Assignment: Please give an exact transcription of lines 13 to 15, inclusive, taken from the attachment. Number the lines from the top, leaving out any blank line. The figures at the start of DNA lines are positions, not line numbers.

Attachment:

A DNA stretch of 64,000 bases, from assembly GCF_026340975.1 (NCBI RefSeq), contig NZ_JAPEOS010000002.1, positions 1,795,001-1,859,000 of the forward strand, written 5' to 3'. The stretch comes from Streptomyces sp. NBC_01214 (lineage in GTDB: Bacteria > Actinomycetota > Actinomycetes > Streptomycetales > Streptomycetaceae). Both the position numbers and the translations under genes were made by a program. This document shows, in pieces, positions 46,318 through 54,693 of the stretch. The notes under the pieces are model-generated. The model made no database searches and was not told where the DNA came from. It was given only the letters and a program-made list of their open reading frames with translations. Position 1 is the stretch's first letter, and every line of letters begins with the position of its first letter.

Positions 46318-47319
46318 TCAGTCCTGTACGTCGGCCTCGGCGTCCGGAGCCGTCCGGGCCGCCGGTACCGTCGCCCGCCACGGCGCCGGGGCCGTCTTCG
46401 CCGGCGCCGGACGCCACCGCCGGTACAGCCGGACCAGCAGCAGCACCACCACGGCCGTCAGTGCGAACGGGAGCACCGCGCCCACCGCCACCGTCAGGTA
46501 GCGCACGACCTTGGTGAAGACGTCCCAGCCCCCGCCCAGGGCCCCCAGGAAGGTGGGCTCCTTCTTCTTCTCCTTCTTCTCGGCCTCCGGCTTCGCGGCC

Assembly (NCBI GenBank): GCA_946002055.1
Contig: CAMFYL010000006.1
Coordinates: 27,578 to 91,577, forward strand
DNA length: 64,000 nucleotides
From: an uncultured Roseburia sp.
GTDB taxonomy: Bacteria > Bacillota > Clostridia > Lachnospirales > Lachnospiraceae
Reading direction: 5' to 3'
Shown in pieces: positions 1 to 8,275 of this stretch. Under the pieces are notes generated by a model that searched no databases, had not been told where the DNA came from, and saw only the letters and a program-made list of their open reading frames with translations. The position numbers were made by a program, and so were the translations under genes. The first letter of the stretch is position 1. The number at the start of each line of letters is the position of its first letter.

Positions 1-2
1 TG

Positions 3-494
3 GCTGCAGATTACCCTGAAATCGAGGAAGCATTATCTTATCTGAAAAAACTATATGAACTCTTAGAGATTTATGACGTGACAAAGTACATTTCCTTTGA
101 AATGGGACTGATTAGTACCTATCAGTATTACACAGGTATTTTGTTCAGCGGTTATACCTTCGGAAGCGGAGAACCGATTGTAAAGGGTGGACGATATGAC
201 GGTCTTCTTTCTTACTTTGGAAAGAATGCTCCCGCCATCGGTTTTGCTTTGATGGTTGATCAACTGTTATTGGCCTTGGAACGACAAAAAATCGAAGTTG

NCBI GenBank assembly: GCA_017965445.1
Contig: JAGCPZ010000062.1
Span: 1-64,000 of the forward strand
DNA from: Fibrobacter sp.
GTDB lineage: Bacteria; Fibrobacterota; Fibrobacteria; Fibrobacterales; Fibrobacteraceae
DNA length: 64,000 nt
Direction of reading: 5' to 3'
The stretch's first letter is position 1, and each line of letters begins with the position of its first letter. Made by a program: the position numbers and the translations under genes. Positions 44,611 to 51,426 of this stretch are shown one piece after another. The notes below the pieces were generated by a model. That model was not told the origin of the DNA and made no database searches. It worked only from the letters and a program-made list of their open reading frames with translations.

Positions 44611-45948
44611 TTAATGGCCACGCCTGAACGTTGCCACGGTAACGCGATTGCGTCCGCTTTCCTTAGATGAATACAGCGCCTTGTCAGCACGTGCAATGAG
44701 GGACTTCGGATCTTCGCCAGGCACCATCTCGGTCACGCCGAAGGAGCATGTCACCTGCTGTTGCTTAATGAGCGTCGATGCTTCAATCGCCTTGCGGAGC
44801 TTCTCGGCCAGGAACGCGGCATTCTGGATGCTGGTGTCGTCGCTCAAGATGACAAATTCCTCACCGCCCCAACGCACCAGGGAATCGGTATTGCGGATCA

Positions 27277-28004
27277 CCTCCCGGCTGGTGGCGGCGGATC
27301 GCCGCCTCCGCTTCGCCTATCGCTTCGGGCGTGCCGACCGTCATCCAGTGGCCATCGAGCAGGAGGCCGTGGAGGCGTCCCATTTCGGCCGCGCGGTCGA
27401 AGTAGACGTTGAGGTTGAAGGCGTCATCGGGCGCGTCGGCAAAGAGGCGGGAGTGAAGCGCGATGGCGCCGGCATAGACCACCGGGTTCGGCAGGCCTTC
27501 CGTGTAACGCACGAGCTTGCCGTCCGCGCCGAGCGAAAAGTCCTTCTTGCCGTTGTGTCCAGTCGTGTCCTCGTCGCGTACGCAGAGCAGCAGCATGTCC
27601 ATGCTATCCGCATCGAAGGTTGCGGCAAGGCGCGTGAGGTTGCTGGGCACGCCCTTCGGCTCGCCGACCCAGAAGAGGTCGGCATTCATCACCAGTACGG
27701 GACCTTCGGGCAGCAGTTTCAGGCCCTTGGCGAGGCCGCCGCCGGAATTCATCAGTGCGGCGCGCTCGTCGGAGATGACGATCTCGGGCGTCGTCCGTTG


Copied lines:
Shown in pieces: positions 1 to 8,275 of this stretch. Under the pieces are notes generated by a model that searched no databases, had not been told where the DNA came from, and saw only the letters and a program-made list of their open reading frames with translations. The position numbers were made by a program, and so were the translations under genes. The first letter of the stretch is position 1. The number at the start of each line of letters is the position of its first letter.

Positions 1-2
1 TG